Music. Still do some keyboard and recorder, but my right hand isn't the same since I broke it in a cycling accident.

Sculpture, especially glass blowing. No time right now, and not enough space. When I get inspired I pull out the tools and do some small wood or metal or paper or plaster piece. Plan to get an annealing kiln and bench stand and go back to glass some day. I have several sheets of steel and seasoned logs in the basement waiting for me.

For now, cycling, animee and movies are my main hobbies.
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Old 01-18-08, 09:27 AM
  #88  
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I've been thinking about this since the question was asked, and I don't think I've given up anything at all.
I my play less tennis on the weekend so i can ride with my wife, but I still play a ton.

I guess I can be a wise guy and claim I've given up 45 pounds, size extra-large shirts and 38" waist pants.
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Old 01-18-08, 11:52 AM
  #89  
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Originally Posted by Thumpic View Post
B R I M!!!! Mis-spelled (I say) as "bream"; also known as bluegill. Part of the sunfish family, bass, crappie, goggle-eye, punkin' seed, etc. The world's biggest little fish. If you ever get on a bed of 1 - 1.5 pounders with a fly-rod and a popping bug; you'll never tie a fly again............btw....Tilapia taste just like brim to me; maybe even a little better...............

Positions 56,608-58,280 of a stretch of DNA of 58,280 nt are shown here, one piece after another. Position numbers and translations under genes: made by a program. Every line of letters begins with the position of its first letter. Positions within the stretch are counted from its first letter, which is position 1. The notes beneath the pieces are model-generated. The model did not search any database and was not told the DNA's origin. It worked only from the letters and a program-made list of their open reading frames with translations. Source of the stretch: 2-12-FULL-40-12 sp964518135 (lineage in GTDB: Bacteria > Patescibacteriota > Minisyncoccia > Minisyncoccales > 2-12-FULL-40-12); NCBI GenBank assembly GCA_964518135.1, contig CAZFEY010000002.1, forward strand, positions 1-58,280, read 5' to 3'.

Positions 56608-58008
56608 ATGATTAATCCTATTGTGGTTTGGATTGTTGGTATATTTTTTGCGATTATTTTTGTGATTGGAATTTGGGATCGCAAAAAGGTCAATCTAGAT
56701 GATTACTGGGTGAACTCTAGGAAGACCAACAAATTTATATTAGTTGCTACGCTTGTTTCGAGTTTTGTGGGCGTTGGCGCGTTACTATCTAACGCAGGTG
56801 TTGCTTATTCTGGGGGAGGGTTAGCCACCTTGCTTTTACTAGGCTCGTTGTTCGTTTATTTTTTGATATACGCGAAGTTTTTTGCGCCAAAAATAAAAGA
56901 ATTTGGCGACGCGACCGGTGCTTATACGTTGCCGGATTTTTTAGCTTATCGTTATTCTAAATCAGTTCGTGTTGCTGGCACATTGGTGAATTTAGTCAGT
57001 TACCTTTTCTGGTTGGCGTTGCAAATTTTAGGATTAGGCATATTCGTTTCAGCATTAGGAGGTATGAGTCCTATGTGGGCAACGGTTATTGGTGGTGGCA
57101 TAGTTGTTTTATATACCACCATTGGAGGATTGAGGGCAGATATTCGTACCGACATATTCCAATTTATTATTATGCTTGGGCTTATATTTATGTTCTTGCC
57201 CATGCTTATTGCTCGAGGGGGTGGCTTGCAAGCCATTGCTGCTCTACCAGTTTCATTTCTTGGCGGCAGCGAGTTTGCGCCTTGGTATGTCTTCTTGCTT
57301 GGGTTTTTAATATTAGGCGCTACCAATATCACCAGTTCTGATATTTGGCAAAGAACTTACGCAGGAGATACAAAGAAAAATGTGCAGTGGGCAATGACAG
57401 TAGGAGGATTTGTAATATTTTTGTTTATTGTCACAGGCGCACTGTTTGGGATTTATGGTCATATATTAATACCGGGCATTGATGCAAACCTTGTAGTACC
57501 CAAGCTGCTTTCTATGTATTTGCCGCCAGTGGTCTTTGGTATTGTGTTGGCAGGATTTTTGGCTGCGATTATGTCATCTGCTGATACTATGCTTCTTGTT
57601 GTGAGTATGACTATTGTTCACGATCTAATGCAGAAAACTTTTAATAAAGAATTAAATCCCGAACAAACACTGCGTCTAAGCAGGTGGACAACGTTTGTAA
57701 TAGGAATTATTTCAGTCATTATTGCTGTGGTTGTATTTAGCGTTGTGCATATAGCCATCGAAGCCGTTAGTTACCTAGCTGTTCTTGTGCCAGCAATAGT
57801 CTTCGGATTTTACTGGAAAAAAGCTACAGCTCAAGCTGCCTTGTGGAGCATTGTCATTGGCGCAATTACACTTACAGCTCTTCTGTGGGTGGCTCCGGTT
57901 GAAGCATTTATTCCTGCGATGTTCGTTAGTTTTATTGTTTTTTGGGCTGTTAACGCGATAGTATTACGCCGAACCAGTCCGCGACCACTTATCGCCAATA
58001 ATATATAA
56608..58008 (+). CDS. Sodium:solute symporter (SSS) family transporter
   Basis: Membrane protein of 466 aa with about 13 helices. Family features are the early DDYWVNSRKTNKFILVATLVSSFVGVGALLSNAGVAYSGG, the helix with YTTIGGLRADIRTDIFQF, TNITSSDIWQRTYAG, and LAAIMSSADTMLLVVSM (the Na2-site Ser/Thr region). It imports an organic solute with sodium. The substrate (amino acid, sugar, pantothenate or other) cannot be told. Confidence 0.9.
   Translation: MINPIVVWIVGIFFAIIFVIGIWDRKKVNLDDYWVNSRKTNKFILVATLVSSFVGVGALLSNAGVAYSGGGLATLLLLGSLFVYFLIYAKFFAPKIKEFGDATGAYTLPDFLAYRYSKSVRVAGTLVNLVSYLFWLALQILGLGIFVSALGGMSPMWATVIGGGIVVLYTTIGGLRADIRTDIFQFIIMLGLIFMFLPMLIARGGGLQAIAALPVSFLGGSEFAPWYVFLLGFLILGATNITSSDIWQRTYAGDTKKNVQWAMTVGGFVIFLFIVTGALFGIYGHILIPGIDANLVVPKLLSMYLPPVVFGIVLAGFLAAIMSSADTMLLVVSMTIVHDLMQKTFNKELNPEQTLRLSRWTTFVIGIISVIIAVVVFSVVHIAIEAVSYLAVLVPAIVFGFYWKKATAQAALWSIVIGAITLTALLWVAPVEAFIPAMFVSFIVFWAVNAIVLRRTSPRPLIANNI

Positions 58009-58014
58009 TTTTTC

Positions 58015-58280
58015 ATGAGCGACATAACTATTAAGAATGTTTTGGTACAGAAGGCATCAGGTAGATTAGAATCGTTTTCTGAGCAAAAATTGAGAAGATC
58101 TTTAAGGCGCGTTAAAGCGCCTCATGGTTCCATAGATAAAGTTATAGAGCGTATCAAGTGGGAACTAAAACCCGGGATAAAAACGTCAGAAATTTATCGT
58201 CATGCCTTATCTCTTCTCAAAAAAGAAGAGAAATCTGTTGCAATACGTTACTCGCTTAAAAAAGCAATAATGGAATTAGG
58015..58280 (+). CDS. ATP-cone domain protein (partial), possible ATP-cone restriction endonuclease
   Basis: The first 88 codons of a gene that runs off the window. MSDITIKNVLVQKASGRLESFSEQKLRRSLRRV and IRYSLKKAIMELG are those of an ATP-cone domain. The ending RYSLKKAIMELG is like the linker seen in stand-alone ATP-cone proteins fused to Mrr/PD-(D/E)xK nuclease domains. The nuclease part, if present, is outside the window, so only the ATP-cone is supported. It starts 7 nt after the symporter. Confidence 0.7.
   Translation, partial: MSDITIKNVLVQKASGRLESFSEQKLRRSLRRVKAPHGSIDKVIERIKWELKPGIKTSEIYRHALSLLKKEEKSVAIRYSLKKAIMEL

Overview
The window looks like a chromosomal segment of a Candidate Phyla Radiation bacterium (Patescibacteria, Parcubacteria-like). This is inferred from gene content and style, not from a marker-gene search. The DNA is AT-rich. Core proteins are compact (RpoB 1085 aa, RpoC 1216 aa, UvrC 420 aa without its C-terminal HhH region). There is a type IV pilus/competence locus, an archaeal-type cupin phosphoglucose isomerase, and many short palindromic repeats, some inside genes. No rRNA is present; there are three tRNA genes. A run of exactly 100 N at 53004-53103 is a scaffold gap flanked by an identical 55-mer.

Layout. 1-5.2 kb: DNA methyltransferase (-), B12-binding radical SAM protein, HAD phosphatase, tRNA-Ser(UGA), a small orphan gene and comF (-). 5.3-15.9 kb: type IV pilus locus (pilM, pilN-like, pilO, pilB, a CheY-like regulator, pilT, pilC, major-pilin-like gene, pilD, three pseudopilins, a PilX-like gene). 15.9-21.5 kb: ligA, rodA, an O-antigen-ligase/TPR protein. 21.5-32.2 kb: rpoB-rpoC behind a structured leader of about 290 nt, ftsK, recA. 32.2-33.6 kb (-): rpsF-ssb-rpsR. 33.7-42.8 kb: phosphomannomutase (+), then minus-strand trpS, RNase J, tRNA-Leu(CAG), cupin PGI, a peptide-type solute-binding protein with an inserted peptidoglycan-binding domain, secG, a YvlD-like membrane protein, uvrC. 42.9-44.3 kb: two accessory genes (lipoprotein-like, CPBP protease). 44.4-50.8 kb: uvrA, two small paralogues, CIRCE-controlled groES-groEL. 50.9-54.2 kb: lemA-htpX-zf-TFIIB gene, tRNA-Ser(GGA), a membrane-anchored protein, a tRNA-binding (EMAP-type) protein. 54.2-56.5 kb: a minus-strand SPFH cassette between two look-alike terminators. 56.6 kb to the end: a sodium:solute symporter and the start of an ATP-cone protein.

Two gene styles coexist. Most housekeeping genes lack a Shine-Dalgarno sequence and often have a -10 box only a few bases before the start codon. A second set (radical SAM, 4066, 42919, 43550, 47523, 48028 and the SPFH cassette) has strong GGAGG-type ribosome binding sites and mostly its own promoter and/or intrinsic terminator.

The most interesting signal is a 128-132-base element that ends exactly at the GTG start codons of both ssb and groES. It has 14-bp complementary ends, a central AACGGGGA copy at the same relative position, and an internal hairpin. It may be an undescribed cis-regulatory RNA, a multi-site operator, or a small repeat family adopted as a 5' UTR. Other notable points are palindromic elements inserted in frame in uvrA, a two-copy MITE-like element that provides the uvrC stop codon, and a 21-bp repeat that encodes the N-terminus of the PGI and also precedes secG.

Bluegill is a very tasty fish. When I was a kid we camped every summer on the Kern River and fished in the river (for trout) and in nearby Lake Isabella (for bluegill). I remember it being very bony, but delicious. We BBQ'd it in back of our trailer in the campground. Oh, the memories!

I recently gave up quilting in favor of knitting after a rotary-cutter accident in late '06 in which I severed the tendon in my left thumb. I was very, very careful with that tool (like a pizza cutter but with a razor-sharp blade that cuts through many layers of fabric) but was tired after working on this particular project for 4 hours one day. The blade sliced almost halfway through my thumb like a hot knife through butter. A week later I found myself in outpatient surgery and later learned I also cut through the joint capsule. Months later after my thumb healed (it will never be 100%) I used the cutter a few more times but with much fear and trembling. It still shocks me how much damage it did, how quickly and easily, in just a brief second's lapse of attention. I have yet to cut myself on the bamboo knitting needles and I've produced more projects from them (scarves) in 3 months than I ever did in years of quilting.